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I wasn't aware of the earlier thread, but it covers some paths I've also troddenindependently. When I saw the modified Pacific design in Mad_K's thread late in 2003, one of the first things I thought about was to include cascoding, and I laid out my PCB to include cascode JFETs. I'm also aware of the cascoding used on the Pearl preamp. I used a JFET instead of a bipolar for the cascode element, and chose the cascode FET characteristics such that there would be 4-5V on the drain of the bottom JFET. The resulting gain cell is shown in the attached figure. I later removed the cascode FETs, because simulation showed that they increased odd order distortion at high output levels. I might try adding them in again to see if I can hear any difference. However, I'll wait on this until I have a chance to live for a while with my present arrangement.

Output buffers were included on each stage for RIAA accuracy and to reduce the loading on the gain JFET. I originally used a 2SK170GR for each stage with no source degeneration. The overall gain of the preamp was way too large for the cartridge I was using (Grado gold), so the second stage was replaced with a 2SK70BL with a source resistor. I also had some concerns about driving the gate of the second stage JFET gate positive during transients. The source degeneration resistor provides some back bias to the JFET gate to make this less likely to happen. The overall preamp is shown in the figure. I should add that one of the constraints in my design philosophy for this project was to use all JFETs as well as no global feedback, so the buffers used between stages were source followers with JFET current source loading.

I've been doing some thinking about RIAA accuracy. Using an unbuffered and non-cascode common souce amplifier feeding a passive amplifier, one needs to adjust the value of the first resistor in the RIAA network to include the parallel combination of the drain resistor of the amplifier and the drain impedance of the JFET. There is a problem with this in that the drain impedance of the JFET is not constant, but shifts with bias current (or as you traversea load line). You can see this immediately if you look at the V-I curves in the 2SK170 data sheet. Using a cascode transistor (or FET) will definitely dramatically increase the output impedance of the JFET( as well as making it more constant) by pinning its drain at a constant voltage. This may explain the improvement in listening characteristics observed by KYW due to cascoding.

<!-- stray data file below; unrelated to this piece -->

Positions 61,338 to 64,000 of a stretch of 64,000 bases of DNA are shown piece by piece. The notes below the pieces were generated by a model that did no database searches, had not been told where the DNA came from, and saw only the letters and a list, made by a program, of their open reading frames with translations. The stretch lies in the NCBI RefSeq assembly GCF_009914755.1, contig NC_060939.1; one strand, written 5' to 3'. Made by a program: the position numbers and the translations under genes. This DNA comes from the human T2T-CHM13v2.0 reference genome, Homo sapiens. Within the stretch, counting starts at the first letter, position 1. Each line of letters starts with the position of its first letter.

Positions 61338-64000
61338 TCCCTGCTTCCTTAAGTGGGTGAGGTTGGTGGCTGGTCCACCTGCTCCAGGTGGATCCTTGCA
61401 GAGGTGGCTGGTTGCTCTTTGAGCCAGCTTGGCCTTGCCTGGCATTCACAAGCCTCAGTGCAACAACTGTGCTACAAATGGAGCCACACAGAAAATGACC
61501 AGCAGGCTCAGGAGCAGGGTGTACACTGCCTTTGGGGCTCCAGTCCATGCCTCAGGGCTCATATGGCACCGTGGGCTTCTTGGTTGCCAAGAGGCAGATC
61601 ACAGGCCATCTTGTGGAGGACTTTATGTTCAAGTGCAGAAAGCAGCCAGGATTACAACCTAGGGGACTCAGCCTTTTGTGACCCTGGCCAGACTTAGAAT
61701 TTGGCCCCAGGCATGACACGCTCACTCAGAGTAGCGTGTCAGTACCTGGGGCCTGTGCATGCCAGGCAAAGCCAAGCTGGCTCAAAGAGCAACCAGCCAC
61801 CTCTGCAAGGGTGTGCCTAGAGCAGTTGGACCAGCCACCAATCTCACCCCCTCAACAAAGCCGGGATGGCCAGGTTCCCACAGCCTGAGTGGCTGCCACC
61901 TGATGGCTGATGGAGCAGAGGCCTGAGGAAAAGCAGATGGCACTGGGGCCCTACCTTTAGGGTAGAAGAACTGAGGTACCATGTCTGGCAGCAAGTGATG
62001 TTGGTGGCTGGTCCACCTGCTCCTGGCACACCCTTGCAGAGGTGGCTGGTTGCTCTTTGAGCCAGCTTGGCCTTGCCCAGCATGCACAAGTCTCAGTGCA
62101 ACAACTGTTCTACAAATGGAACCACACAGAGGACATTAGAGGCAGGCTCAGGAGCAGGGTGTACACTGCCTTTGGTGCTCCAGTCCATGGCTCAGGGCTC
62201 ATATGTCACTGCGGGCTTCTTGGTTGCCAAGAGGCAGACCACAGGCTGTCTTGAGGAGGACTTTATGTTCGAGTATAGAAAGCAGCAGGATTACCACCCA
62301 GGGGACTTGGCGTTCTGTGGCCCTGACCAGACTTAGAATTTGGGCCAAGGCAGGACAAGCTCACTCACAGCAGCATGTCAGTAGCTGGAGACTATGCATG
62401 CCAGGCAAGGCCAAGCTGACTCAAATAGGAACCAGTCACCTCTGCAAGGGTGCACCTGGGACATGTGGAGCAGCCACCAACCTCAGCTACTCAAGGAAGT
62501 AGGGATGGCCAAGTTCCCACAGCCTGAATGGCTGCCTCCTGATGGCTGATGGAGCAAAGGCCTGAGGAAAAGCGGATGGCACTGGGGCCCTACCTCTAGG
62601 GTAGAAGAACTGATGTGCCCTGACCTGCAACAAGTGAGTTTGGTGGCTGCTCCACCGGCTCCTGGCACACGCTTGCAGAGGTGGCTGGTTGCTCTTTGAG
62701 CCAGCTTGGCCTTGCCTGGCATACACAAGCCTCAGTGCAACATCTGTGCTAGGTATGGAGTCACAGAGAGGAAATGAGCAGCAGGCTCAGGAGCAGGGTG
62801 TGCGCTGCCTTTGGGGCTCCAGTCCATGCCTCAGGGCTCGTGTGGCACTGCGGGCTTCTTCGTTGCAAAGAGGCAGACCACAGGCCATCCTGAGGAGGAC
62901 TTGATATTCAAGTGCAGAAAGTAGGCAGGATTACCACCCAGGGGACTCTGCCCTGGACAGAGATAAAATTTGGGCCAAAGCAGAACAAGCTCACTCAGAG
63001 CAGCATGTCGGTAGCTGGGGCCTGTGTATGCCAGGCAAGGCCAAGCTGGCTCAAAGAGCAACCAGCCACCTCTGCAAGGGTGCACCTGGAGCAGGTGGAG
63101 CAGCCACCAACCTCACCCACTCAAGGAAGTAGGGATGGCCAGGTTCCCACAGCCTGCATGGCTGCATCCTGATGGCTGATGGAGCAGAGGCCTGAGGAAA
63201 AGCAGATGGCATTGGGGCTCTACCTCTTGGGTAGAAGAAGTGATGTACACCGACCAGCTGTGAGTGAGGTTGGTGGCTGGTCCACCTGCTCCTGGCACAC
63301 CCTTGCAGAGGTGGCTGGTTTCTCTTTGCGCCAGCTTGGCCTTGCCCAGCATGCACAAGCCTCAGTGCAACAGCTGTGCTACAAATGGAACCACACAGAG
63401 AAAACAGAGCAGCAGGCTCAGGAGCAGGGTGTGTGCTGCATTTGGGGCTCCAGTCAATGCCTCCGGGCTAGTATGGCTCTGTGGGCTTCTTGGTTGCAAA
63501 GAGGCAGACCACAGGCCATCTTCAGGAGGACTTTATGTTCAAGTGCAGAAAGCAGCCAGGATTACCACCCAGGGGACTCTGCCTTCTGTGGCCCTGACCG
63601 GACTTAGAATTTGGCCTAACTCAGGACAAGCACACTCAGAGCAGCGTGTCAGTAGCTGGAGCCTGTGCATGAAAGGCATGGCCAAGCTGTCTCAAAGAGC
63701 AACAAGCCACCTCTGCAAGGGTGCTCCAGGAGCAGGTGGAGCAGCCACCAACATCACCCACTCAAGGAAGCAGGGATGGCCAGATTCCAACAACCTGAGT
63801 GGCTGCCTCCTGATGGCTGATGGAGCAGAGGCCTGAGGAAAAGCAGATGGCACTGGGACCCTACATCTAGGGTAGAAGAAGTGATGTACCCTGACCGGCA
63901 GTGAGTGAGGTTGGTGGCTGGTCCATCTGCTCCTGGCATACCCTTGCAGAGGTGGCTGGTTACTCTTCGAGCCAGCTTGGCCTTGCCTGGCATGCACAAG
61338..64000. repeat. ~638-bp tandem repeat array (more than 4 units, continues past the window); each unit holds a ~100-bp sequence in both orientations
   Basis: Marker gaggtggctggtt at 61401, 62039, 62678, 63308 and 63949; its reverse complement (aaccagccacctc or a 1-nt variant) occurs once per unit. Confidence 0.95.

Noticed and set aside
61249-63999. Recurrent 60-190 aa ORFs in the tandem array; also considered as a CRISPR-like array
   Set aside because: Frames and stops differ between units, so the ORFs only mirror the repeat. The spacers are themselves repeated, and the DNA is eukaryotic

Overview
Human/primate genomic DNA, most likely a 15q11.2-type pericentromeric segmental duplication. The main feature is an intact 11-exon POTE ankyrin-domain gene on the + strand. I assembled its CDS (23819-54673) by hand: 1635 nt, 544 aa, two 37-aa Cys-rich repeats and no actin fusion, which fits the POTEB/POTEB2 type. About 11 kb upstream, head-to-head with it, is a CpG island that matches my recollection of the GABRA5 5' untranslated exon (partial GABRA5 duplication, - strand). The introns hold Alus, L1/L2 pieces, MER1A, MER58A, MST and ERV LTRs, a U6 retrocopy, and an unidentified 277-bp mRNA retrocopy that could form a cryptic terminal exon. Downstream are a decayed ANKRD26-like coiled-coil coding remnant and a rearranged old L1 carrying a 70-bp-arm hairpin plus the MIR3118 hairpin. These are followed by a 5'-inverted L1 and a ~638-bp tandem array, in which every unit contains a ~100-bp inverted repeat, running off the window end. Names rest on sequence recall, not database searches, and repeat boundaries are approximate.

I elected to use followers instead of the cascode to isolate the RIAA network from the gain FET. This eliminates the effect of JFET output impedance shift, and makes it much easier to choose the RIAA network values as well.

This afternoon, for kicks, I did a bunch of PSPICE simulations for a JFET sommon source amplifier using a 2SK170 JFET. I added cascode and/or an output follwer to look at their effect on the output distortion magnitude and distribution. I adjusted the values of source and drain resistor to get a stage gain of about 40, and ran the simulation with low (1mV) and high (40mV) excitation levels to see the difference in output distortion. A common source amplifier with cascode JFET (PN4393) driven at low level has about 0.013% distortion at 10kHz, overwhelmingly 2nd harmonic. The same circuit with the same excitation level with a source follower output has about 0.015% distortion, with just a touch more 3rd harmonic, all other harmonics at insignificant levels. The source follower doesn't appear to add much distortion on its own.

Interesting things happened at 40mV drive levels. A common source amplifier with follower and no cascode has 0.4% distortion at 10kHz, with a ratio of about 10:1 between 2nd and 3rd harmonics, and no significant higher order distortion. I observed very similar measurements while testing my this type of gain cell circuit using an Audio Precision analyzer.

When a cascode circuit is added with no other circuit changes the distortion goes up to 0.5% at 40mV drive. This is not too bad, except the 2nd and 3rd harmonic are now almost equal in amplitude. It will be interesting to see if I can verify this result with actual measurements
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Old 18th January 2005, 08:28 PM   #7
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Have you considered first stage Cgd, Miller effect and its effects on cartridge loading? I don't know what recommended capacitive loading is for Grado Gold, but most MM carts seem to use 200 - 500 pF, and if Vds = 15, Av1 = and Cgd = 5pF then effective Cgs is about 180pF. Cascoding first stage reduces Cgs to about 35pF. I would be more concerned about the non-linearity of Cgs than about the exact value, simulation with an LCR input network representing your cartridge might offer insight.

I would be more concerned with second stage distortion since the input is larger than for the first stage. If you have 40mV cartridge output the distortion from the record and cartridge is probably a lot higher than 1%.

Personally I like tubes in phono preamps, but if I were building an SS preamp I would consider something like what you or KYW have worked on.

BTW, have you considered active EQ? It's a PITA to calculate EQ values for low Avol but offers S/N advantages since 2nd stage noise is attenuated.
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Old 19th January 2005, 02:53 AM   #8